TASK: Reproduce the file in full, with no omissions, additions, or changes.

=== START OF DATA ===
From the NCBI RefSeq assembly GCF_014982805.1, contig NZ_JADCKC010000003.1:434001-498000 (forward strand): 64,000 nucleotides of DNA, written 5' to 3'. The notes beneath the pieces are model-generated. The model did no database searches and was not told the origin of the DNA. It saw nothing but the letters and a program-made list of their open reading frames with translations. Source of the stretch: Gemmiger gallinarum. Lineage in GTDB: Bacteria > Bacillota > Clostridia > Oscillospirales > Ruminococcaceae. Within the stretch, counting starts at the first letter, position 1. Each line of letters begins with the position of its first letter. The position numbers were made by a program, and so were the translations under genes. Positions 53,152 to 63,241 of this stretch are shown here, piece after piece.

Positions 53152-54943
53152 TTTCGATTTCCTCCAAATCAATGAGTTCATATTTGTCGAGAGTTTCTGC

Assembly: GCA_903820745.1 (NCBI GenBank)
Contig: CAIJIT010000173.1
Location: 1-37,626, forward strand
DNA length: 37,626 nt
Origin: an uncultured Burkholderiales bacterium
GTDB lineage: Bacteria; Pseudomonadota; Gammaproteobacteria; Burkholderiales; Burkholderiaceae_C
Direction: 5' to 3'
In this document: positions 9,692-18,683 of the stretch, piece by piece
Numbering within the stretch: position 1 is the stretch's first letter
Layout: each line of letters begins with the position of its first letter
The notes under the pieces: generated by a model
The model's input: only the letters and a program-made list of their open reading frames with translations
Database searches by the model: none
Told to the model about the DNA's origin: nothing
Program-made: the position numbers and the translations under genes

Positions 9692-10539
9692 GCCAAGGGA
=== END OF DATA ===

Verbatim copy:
From the NCBI RefSeq assembly GCF_014982805.1, contig NZ_JADCKC010000003.1:434001-498000 (forward strand): 64,000 nucleotides of DNA, written 5' to 3'. The notes beneath the pieces are model-generated. The model did no database searches and was not told the origin of the DNA. It saw nothing but the letters and a program-made list of their open reading frames with translations. Source of the stretch: Gemmiger gallinarum. Lineage in GTDB: Bacteria > Bacillota > Clostridia > Oscillospirales > Ruminococcaceae. Within the stretch, counting starts at the first letter, position 1. Each line of letters begins with the position of its first letter. The position numbers were made by a program, and so were the translations under genes. Positions 53,152 to 63,241 of this stretch are shown here, piece after piece.

Positions 53152-54943
53152 TTTCGATTTCCTCCAAATCAATGAGTTCATATTTGTCGAGAGTTTCTGC

Assembly: GCA_903820745.1 (NCBI GenBank)
Contig: CAIJIT010000173.1
Location: 1-37,626, forward strand
DNA length: 37,626 nt
Origin: an uncultured Burkholderiales bacterium
GTDB lineage: Bacteria; Pseudomonadota; Gammaproteobacteria; Burkholderiales; Burkholderiaceae_C
Direction: 5' to 3'
In this document: positions 9,692-18,683 of the stretch, piece by piece
Numbering within the stretch: position 1 is the stretch's first letter
Layout: each line of letters begins with the position of its first letter
The notes under the pieces: generated by a model
The model's input: only the letters and a program-made list of their open reading frames with translations
Database searches by the model: none
Told to the model about the DNA's origin: nothing
Program-made: the position numbers and the translations under genes

Positions 9692-10539
9692 GCCAAGGGA